In a First, FinCEN Assesses Civil Money Penalty Against Peer-to-Peer Virtual Currency Exchanger

04/26/2019
Client Alert

On April 18, 2019, the Financial Crimes Enforcement Network (“FinCEN”) issued a press release announcing a civil money penalty for violations of the Bank Secrecy Act’s (“BSA”) anti-money laundering (“AML”) compliance program requirements against Eric Powers, an individual who acted as a peer-to-peer virtual currency exchanger. The enforcement action is the first-ever penalty assessed by FinCEN against a peer-to-peer virtual currency exchanger.

FinCEN regulations implementing the BSA impose a number of compliance obligations on money services businesses (“MSBs”).  Among other obligations, MSBs are required to register with FinCEN, maintain AML compliance programs, file suspicious activity reports and currency transaction reports, and comply with certain record keeping requirements. MSBs include, among other categories of businesses, money transmitters.[1] In March 2013, FinCEN issued guidance clarifying that an “exchanger” of virtual currency is considered a money transmitter (and thus an MSB) under FinCEN regulations.[2]  Specifically, the guidance defined an “exchanger” as “a person engaged as a business in the exchange of virtual currency for real currency, funds, or other virtual currency,” and FinCEN stated its belief that an exchanger that (1) accepts and transmits a convertible virtual currency or (2) buys or sells convertible currency for any reason is a money transmitter under FinCEN regulations. 

According to FinCEN, from December 6, 2012, through September 24, 2014, Powers willfully violated the BSA’s MSB registration, AML compliance program, and reporting requirements. Powers conducted over 1,700 transactions as a money transmitter, purchasing and selling virtual currency “by either physical delivering or receiving currency in person, sending or receiving currency through the mail, or coordinating transactions by wire through a depository institution.” Powers also directed transactions at other virtual currency exchangers on behalf of his customers. Powers’ customers included parties doing business on the website Silk Road, a virtual location often associated with illegal activities.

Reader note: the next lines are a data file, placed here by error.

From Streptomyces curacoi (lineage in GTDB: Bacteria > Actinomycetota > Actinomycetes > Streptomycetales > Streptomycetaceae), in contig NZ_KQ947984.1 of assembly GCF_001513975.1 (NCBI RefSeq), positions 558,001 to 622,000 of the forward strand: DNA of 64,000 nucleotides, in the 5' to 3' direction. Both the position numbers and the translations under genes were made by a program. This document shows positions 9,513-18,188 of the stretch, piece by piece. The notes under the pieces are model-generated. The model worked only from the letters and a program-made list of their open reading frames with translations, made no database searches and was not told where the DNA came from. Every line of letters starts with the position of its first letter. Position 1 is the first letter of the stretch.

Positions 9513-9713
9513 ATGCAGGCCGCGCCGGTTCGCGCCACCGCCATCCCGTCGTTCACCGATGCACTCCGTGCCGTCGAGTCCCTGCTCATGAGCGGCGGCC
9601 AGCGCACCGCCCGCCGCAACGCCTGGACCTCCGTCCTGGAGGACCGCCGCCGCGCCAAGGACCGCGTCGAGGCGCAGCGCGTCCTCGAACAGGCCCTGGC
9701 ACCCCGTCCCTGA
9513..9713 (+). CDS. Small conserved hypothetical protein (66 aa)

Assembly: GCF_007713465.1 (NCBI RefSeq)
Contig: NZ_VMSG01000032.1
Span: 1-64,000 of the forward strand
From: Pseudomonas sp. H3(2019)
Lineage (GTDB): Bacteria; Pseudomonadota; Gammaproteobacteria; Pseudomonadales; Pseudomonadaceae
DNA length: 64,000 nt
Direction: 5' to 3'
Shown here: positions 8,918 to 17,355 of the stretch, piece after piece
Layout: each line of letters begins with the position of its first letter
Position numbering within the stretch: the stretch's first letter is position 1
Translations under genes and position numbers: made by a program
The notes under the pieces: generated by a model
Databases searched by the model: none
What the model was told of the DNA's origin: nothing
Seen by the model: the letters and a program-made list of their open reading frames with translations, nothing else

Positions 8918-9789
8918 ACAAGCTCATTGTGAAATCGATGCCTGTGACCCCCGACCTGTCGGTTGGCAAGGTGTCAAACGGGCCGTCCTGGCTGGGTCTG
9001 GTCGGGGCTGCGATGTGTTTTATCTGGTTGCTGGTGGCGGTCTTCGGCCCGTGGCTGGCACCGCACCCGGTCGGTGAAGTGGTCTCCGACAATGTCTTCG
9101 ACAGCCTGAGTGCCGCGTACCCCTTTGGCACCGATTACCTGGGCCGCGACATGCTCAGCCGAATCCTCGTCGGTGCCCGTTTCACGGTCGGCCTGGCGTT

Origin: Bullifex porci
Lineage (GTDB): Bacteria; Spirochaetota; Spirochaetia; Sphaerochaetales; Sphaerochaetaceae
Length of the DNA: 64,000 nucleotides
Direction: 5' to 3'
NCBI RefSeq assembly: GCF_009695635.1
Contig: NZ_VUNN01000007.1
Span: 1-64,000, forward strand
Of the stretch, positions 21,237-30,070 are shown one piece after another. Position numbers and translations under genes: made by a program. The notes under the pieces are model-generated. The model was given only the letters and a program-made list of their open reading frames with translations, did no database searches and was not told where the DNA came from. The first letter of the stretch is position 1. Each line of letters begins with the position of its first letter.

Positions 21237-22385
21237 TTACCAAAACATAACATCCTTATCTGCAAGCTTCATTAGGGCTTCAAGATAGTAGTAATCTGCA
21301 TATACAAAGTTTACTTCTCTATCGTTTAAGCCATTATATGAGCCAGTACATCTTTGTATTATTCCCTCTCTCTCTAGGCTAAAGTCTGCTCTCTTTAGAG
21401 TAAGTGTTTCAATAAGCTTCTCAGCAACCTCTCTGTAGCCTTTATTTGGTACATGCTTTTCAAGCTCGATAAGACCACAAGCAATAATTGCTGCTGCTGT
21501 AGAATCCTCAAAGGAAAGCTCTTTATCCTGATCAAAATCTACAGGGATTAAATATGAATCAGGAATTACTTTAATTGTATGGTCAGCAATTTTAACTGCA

FinCEN alleged that Powers conducted these activities without an adequate AML compliance program, including policies, procedures, and internal controls.  He failed to file any suspicious activity reports or currency transaction reports.

Demonstrating his awareness of the law, Powers allegedly “participated in online discussions pertaining to AML compliance, including specific conversations about registering as an MSB.” He also apparently stated on the internet that he would aid customers that wanted to circumvent anti-money laundering obligations. On one occasion, Powers allegedly offered to exchange convertible virtual currency for fiat currency, despite knowing that the fiat currency constituted the proceeds of illegal activity.  

FinCEN assessed a $35,350 penalty against Powers.[3] As part of the settlement with FinCEN, Powers agreed to permanently cease providing money transmission services and to not engage in any activity that would make him an MSB under the BSA or its implementing regulations.

This action by FinCEN is an important reminder to market participants that (1) exchangers of convertible virtual currency, regardless of their size, must comply with the BSA, including with respect to the MSB registration requirement and the establishment of an AML compliance program, including necessary policies and procedures; and (2) there may be more aggressive enforcement actions by FinCEN against exchangers, specifically those that may facilitate transactions supporting illicit activity.



[1] 31 C.F.R. 1010.100(ff)(5).

[2] Application of FinCEN’s Regulations to Persons Administering, Exchanging, or Using Virtual Currencies (March 18, 2013).

[3] In addition to the FinCEN penalty, a complaint filed in a 2015 forfeiture action brought by the United States Attorney for the District of Maryland required forfeiture by Powers of $123,192.14 and 237.53575 bitcoin (about $60,000 at the time of forfeiture, and $1.22 million at the time of this writing) to the United States. United States of America v. $123,192.14 in U.S. Currency and 237.53575 Digital Currency Bitcoins (Powers), 1:15-cv-00854-JKB (D. Md. 2015).

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